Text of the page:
The Purge (2013)

Director: James DeMonaco

Starring: Ethan Hawke, Lena Headey, Max Burkholder, Adelaide Kane, Edwin Hodge, Rhys Wakefield

The Purge had an interesting enough concept when I first saw the trailers to lure me in and have me excited. However, I knew there was a high chance of this being a disappointment. Although the premise of the movie is unique, the movie is majorly lacking in important areas. A bad script, predictable scenarios, and a lack of likable characters was just too much. The movie had a few scary moments, but the negatives seemed to outweigh the bad. It wasn’t a total bomb like some other scary movies I’ve seen earlier this year, but it definitely left me wanting something more.

It’s set in the year 2022, where crime is at an unbelievable low. This is because the government has sanctioned a single 12 hour period once a year to take place, in which all crime is legal, including murder. This “purge” supposedly allows society to take out it’s natural aggression which allows for a better society the rest of the year. James Sandin (Hawke) is in the business of selling security systems, which is a good business to be in at this time as you can imagine. He locks down his house as usual at the time the annual purge begins but things become complicated when his son, Charlie, (Burkholder) takes pity on a man in the street and lets him in. It turns out this man (Hodge) is being hunted by a gang of “purgers” and they inform Sandin that if they do not release the man to them, they will make their way into his house and murder his family.

I feel like the biggest downfall of this movie was the predictability to it. Event after event I felt like I knew exactly where it was going. There was next to no surprises in this movie and it really just felt like the movie was trying to follow the basic, generic scary movie story line to a T. Even the “surprise” at the end was horribly obvious from the very beginning. Really the ending felt muddled and lazily put together as there didn’t seem to be any resolution to the actual theme that the movie presented, that the Purge existed purely to get rid of the lower classes of society and give power to the higher class.

The writing of the movie is a whole other issue. It was obvious from the very beginning that the script was going to be weak. It even becomes laughable at some points during the film in which “the bad guys” start chanting together some hullabaloo about the new founding fathers and the good that the Purge does. It’s all terribly unrealistic and makes it hard to believe that this could actually happen, which I feel like is something that the film was aiming to do and a fact that it heavily relied on for success. This all makes for a very two dimensional family that The Purge centers around. All of the characters are terribly bland to the point you just don’t care if they survive the night or not. You can tell Ethan Hawke does the best he can with what he is given, but even he isn’t able to pull through. The best character is probably Rhys Wakefield’s character, as the leader of the purge “gang”, which isn’t saying much as the character comes off as honestly trying too hard to be creepy and weird.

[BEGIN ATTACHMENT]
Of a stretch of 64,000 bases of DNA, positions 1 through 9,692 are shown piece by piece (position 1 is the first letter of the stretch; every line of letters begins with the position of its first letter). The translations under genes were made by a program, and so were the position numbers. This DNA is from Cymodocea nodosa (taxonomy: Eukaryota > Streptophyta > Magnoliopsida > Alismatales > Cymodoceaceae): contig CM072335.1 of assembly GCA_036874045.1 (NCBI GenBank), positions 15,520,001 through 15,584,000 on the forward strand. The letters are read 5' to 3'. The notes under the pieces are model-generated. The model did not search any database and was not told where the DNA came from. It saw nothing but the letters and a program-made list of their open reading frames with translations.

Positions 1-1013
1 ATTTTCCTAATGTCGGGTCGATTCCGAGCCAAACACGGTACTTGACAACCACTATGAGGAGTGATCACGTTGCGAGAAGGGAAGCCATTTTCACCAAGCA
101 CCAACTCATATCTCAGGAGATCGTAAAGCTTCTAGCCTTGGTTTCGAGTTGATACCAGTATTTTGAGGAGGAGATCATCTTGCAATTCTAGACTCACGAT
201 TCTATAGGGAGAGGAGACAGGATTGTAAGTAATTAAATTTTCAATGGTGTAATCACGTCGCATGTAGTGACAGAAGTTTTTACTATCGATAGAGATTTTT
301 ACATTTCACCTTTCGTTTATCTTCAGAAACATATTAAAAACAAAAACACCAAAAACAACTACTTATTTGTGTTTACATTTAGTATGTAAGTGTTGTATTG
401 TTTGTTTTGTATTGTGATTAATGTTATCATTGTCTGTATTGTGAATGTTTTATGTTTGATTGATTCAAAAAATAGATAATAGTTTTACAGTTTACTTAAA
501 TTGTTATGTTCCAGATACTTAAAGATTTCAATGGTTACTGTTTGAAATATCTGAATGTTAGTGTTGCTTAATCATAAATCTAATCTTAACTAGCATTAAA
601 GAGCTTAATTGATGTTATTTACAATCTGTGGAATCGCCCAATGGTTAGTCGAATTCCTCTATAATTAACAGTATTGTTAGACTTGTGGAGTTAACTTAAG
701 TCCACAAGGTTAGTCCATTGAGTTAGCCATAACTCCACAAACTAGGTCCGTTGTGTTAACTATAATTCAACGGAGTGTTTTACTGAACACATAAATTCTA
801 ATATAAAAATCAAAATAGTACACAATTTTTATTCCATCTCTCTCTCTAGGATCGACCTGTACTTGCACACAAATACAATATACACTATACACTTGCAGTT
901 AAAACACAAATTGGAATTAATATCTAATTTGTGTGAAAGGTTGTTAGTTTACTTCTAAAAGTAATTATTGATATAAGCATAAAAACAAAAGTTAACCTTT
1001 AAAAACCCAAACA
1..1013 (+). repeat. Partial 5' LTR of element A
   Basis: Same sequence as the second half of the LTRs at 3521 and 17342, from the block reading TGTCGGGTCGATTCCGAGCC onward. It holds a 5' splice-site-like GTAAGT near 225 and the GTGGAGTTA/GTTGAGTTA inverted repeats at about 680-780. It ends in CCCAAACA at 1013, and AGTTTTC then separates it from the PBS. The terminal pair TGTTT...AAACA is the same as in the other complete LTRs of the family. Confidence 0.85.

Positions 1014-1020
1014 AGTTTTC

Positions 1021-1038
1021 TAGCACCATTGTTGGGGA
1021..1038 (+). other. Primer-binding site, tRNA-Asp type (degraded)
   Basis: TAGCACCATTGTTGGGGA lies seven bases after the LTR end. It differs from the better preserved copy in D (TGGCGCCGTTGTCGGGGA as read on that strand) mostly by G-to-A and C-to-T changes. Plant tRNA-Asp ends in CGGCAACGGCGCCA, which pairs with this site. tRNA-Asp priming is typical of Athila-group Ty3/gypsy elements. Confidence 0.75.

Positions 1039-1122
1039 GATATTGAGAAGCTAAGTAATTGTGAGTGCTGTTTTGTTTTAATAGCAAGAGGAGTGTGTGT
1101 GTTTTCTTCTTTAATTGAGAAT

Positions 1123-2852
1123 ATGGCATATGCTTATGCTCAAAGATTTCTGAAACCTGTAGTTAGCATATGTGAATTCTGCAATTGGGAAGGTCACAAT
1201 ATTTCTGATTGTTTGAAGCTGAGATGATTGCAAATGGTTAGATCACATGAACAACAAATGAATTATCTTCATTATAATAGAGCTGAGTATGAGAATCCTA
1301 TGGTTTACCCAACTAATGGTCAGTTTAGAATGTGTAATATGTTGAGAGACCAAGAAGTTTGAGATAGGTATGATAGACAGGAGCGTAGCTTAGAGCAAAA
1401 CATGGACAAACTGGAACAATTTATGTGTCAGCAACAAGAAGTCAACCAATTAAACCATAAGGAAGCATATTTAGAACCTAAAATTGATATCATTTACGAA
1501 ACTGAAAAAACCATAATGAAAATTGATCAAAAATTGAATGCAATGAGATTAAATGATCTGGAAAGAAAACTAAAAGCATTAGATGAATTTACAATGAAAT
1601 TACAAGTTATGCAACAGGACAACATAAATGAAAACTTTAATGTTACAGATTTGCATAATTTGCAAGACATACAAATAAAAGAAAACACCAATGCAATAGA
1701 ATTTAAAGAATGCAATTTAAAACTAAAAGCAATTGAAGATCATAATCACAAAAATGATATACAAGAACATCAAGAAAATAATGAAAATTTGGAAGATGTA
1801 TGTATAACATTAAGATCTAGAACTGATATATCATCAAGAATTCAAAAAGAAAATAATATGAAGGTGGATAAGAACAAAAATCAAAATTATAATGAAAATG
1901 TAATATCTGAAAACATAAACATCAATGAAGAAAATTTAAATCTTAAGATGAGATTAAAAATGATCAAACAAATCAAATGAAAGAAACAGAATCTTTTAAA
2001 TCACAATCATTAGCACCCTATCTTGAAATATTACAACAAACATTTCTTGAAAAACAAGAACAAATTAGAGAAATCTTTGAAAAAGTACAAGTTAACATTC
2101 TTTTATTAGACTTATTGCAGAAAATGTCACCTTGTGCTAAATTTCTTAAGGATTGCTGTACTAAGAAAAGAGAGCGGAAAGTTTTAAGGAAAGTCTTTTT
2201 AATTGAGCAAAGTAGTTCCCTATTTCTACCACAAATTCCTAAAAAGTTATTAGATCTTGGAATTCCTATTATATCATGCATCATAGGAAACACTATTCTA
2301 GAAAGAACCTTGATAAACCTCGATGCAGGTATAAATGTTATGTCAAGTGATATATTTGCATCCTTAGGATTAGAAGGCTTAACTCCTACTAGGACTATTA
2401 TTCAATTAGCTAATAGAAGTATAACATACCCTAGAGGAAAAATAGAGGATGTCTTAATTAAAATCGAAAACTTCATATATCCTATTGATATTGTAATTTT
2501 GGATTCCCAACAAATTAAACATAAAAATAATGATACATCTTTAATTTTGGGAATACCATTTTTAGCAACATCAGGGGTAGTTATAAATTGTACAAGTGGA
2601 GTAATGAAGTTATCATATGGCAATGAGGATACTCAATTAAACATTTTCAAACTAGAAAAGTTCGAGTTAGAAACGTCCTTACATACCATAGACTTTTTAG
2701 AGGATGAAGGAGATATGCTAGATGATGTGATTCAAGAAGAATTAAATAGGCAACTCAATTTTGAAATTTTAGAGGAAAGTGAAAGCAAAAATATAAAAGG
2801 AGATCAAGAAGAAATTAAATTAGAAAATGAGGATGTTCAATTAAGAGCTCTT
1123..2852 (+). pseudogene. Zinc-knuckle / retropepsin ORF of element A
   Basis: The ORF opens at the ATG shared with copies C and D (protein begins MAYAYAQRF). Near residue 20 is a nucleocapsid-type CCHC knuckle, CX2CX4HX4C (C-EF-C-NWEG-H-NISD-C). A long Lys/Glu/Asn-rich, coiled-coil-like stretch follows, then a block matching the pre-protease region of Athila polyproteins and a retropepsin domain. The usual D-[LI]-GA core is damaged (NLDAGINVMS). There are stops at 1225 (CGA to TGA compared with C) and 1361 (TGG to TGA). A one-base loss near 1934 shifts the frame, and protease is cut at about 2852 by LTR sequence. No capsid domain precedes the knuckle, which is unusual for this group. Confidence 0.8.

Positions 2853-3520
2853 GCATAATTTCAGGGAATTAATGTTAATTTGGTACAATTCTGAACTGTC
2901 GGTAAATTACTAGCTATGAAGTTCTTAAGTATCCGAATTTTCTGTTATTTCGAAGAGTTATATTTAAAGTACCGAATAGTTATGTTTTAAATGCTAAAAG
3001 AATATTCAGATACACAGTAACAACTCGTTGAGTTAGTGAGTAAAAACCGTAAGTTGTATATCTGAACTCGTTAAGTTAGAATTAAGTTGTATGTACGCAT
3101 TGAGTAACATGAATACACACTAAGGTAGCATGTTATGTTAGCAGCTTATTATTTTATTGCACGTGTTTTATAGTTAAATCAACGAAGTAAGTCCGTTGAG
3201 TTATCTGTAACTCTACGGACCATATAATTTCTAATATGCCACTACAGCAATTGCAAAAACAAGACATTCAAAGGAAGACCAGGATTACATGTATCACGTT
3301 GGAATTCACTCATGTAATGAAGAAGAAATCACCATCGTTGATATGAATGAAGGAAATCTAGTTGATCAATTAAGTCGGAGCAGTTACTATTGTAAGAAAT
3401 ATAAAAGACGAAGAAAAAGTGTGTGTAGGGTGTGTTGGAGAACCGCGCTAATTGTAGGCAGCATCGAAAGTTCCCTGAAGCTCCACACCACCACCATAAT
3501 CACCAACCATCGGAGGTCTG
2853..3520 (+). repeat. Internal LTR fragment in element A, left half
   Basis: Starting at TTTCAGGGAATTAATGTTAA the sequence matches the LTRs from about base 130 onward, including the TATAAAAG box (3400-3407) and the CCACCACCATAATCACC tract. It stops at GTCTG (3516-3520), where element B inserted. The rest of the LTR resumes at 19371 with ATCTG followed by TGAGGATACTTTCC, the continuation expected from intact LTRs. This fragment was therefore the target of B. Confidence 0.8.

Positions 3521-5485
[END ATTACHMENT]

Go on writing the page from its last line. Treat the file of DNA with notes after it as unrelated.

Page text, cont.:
Don’t get me wrong, it wasn’t a complete waste of time. I think I was so intent on liking the film that I couldn’t totally dislike it. The premise of the film is a really fresh idea in a day and age where most scary movies nowadays are obsessed with focusing on some sort of paranormal entity. There were a few pretty suspenseful parts and a few twists (as predictable as they might have been) that kept things interesting enough to watch. Along with the short running time of only 85 minutes, it’s definitely a bearable watch.

In the end though, I can’t see this one being one to remember with other horror films being released in the near future. Not terrible, not good, just bleh. I would probably save this one for a DVD rental night where you just want to stay in and indulge in a sub par horror movie. I can only hope that with the sequel/sequels (we all know there will be at least one), that they learn from this one’s mistakes and sharpen it up a bit to become the movie that the story is capable of being.

Rating: C

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